Tuesday, July 05, 2016

Harold and Harv

It would seem that I've made a couple of new friends. It would seem that I won them over with my parallel parking skills.

I met them about two months ago. I was pulling into a parking spot downtown, in front of a place I go every Tuesday. It was a small spot, just barely the size of my car, but I was feeling confident that day. I did all the necessary preliminary maneuvers, but as I shoulder checked, I noticed these two old men sitting on the sidewalk on colourful lawn chairs. My first thought, which feels silly to admit, was that I was worried about having an audience. As though everyone is always watching what I'm doing, as if anyone cares.

A while back, I remember saying to a friend that I sometimes wondered what strangers thought of me when I passed them in public - I mean, I have thoughts about strangers when I pass them, so why wouldn't they think about me too? But she gave me this look of disdain and told me I was full of myself. Maybe I am.

Still, parallel parking is a different beast when you have an audience. It just is. I don't know why; it's not like it reflects badly on your character if you can't back into a parking spot on your first try. It only feels that way. Right?

So anyway, I got super into this parallel park. I accessed my 16 year-old brain and imagined my driver instructor's ghost in the passenger seat (I'm not sure if he's actually dead, but, probably. I mean, he's a driver instructor. He gets into cars with teenagers for a living).

"Don't get worked up over it," said my imaginary ghost driver instructor. "Just line up that thing with that thing. Yeah, like that. Now turn that, yeah, like that. Okay, don't overdo it. Yup. There it is. There it goes. Just slow. Crank it. Go there. Good job."

And before I knew it, I had completed the most perfect parallel park of my life. It was beautiful. I felt my face glowing and resisted the urge to glance over at the old men for approval.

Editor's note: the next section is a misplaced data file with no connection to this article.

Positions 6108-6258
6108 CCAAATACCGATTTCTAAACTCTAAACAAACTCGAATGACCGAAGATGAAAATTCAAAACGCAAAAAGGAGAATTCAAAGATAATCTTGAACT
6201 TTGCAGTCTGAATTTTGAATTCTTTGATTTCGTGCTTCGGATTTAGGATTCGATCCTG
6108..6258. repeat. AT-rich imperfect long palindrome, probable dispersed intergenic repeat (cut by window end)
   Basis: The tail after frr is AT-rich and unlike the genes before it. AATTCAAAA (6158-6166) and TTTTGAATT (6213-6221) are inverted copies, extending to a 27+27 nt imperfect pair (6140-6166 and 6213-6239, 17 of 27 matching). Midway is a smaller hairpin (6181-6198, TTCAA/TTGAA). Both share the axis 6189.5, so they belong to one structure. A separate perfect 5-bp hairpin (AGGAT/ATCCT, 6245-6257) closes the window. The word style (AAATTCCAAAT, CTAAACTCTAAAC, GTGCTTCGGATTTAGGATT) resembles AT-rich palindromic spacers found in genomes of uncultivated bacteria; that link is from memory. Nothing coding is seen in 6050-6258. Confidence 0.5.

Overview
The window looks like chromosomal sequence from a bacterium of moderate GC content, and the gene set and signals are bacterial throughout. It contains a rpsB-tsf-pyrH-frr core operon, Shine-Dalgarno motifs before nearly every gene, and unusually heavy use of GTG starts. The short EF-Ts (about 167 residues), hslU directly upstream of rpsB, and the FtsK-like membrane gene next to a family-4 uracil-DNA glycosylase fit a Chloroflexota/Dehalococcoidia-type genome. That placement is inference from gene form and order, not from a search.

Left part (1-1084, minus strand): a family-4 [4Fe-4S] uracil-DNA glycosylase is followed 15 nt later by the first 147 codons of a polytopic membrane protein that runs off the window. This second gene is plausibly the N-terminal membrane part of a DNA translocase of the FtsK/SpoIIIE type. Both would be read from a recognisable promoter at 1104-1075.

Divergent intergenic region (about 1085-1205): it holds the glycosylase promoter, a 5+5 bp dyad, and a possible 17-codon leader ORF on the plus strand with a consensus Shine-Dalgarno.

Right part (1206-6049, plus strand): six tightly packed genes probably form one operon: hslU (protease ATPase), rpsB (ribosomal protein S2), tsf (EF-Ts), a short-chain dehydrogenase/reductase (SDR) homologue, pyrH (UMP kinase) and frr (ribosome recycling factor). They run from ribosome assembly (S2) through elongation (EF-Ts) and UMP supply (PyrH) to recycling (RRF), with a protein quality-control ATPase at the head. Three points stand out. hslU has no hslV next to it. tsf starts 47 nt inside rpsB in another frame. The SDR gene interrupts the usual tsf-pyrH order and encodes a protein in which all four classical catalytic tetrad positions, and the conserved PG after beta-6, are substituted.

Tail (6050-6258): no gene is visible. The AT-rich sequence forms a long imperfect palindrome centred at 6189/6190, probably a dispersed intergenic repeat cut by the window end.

But when I looked over at my ghost instructor, it was my friend instead, and she had that look on her face again. "You're so full of yourself. No one is thinking about you." So true. They probably hadn't noticed. I blinked away all the apparitions and flung open my car door...

...to the sound of uproarious, two-person applause. The two old men were ecstatic. They had probably five teeth between the two of them, and I could see them all. They had a dog too, and even it was impressed.

"That was amazing," crowed one of the men. He had a long white beard and his voice was thin and tinny, like he'd almost used it all up. "You should be a truck driver!"

"Yeah," said the other, the one holding the little dog, "I've never seen anything like it!"

I laughed and carried on my way, basking a little in their adoration. I thought that would be that.

But they were there the next Tuesday too. They had an electric scooter flipped on its side with its wheel off. They were sitting beside it on their lawn chairs, looking at it.

"It's you!" said the bearded man as I exited my car. "Look what I've done here!"

I looked.

"I've gotten a flat tire. Luckily, Harv here can fix anything with wheels."

Harv, the one with the dog, nodded emphatically, but did not move. "I can," he said.

I had Sullivan with me. The bearded man, whose name I would come to find out was Harold, called him over. "Come and see this! I bet you've never seen anything like this before!" Sullivan had not.

They were there the following Tuesday as well. Harv had had knee surgery that week and was in a great deal of pain but was still his chipper self. "Guess what happened today, little lady! This dog ran away!"

"Oh no!" I said, sympathizing. "And you've just had knee surgery so you couldn't chase him!"

"It's okay!" said Harv. "He came back! He only went just right there!" He pointed to a spot a few feet away.

We chatted for a bit, and I went on my way.

They're there every single Tuesday. I know lots of things about them now, about their families and their surgeries and that dog. They live in the apartment building behind their lawn chairs; from what I've gathered, Harv lives on the second floor and Harold lives on the first. They think Sullivan is the coolest and he thinks their dog is the coolest.

Today, as I was putting Sullivan into his car seat, Harold called to me to not drive away until he'd come back, and then he disappeared into his building. When he came back he handed me three small toys - a car and two little action figures. They looked really old. He said, "These are for Sully. Don't let him play with 'em yet, he could choke. But maybe give 'em to him in a year or something."

And I thanked him and he looked so happy to have made me so happy, and to have made Sully happy too, in advance. It was all just really nice.

There's not really an ending to this story. I'll probably see Harold and Harv next week. I just wanted to write it all down because I like it.